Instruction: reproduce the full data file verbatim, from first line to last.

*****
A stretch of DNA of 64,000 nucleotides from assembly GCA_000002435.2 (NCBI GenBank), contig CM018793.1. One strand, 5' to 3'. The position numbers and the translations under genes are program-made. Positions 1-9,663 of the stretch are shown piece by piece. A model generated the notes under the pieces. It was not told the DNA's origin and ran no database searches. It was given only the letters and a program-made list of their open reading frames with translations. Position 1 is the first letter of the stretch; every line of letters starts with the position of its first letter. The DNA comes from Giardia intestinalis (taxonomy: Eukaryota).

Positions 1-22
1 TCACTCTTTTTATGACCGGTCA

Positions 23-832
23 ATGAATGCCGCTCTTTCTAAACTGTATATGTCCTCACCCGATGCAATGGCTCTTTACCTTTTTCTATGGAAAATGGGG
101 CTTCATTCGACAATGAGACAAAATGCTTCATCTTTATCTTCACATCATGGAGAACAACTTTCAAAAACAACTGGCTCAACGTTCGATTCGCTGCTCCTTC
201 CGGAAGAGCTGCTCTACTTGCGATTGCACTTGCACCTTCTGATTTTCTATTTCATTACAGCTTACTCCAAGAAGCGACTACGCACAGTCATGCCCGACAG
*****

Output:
A stretch of DNA of 64,000 nucleotides from assembly GCA_000002435.2 (NCBI GenBank), contig CM018793.1. One strand, 5' to 3'. The position numbers and the translations under genes are program-made. Positions 1-9,663 of the stretch are shown piece by piece. A model generated the notes under the pieces. It was not told the DNA's origin and ran no database searches. It was given only the letters and a program-made list of their open reading frames with translations. Position 1 is the first letter of the stretch; every line of letters starts with the position of its first letter. The DNA comes from Giardia intestinalis (taxonomy: Eukaryota).

Positions 1-22
1 TCACTCTTTTTATGACCGGTCA

Positions 23-832
23 ATGAATGCCGCTCTTTCTAAACTGTATATGTCCTCACCCGATGCAATGGCTCTTTACCTTTTTCTATGGAAAATGGGG
101 CTTCATTCGACAATGAGACAAAATGCTTCATCTTTATCTTCACATCATGGAGAACAACTTTCAAAAACAACTGGCTCAACGTTCGATTCGCTGCTCCTTC
201 CGGAAGAGCTGCTCTACTTGCGATTGCACTTGCACCTTCTGATTTTCTATTTCATTACAGCTTACTCCAAGAAGCGACTACGCACAGTCATGCCCGACAG